Getting organized

There are a few things in the garden that truly require crop rotation, or at least the books and websites say they do. As I understand it, all the members of the pea family as well as potatoes benefit greatly from moving around from year to year. Carrots, too, are prone to bugs that can be escaped via smart rotation.

Along with that consideration, the sun in Montana is kind of fickle and thus sunlight needs to be planned around. The angle of the sun, our surrounding mountain tops, and the height of the mature plant all come together in a vegetable trigonometry which I take into account each year.

The first year we owned the house I planted willy-nilly in regard to height vs. sun direction. Corn grew tall and stunted the basil that struggled in its formidable eastern shadow, the squashes shaded themselves and only grew well in the first row, and the snow peas prevented the tomatoes from getting any sun in June. It wasn't a disaster, but it was utterly preventable and a very amateur mistake. I started a garden journal that year that has proven really helpful. It contains comments like, "The short blonde girl at the farmer's market had the best tomato starts. Buy at least two Sungolds next year" "Zucchini EAST of herbs, not west!" as well as "Corn; never again. Leave it to people in Kansas to grow that stuff."

Every year I sketch out a tentative plan in the notebook that puts the taller plants to the east, and the shorter ones to the west. I also carefully study the previous year's final garden drawing to make sure that my peas are living in new real estate to prevent some kind of pea rot that I don't even want to know about. And my husband (of Polish ancestry) always insists we plant more potatoes then last year, so I plot out a new stretch of garden for tubers. This year we might try purple Peruvians!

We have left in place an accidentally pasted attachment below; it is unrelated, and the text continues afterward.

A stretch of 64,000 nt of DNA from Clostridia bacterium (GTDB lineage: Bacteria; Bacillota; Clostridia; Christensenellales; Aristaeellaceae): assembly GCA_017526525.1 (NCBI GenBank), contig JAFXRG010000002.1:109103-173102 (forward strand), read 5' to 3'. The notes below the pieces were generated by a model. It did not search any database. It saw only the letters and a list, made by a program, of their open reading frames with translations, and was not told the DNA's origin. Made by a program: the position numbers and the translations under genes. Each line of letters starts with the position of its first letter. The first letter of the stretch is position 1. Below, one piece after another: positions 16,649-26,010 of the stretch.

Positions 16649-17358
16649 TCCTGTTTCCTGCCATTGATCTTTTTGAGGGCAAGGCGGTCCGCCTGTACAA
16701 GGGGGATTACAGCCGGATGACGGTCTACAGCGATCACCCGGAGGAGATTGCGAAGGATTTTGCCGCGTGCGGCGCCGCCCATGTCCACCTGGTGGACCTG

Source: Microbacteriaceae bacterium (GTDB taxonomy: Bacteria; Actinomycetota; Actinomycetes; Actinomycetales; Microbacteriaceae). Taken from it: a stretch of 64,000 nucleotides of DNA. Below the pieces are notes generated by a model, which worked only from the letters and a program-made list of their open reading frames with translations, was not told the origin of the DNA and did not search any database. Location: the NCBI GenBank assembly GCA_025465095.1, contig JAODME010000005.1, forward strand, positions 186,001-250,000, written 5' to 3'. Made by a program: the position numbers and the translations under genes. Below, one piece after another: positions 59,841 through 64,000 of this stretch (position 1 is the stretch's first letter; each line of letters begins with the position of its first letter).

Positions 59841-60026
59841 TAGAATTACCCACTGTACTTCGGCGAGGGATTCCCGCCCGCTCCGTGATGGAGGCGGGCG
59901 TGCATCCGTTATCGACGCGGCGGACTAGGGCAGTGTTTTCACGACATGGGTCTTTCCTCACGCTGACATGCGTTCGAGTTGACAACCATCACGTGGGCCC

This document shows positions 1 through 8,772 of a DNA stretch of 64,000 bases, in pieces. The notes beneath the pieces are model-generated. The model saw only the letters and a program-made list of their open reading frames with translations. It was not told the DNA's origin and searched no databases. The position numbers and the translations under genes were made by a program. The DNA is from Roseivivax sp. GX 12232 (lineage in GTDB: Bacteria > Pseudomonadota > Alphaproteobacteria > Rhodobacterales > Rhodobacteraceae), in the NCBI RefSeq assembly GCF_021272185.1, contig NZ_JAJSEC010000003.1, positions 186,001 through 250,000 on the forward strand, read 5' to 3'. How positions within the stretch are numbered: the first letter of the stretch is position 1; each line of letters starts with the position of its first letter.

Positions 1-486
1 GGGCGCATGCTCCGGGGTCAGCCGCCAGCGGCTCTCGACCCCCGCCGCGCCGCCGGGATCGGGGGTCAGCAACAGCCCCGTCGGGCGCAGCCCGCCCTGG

Then, I start planting. Rarely does my sketch directly correspond to the reality come August, but it is close. You can plant carrots to the east of tomatoes, it just does not seems like a terrific idea. And this year, I will do so, and we'll see how it goes. Maybe they will like some shading? I'll find out.

Also, I like to mark my rows with tidy little labels. Here is a tip for my fellow gardeners; cut little garden labels out of a sturdy plastic yogurt container, then use a sharpie marker to write on them. The marker will fade a bit with direct sunlight, but in general it is a great reuse for those yogurt containers that I know everyone has around the kitchen.


DaleA said...

Had to chuckle at the Kansas/corn comment. I'm actually putting in some corn this year for the first time, but am using it, oddly, more for bordering and decoration in an odd corner than for production. Any ears I harvest will just be a bonus.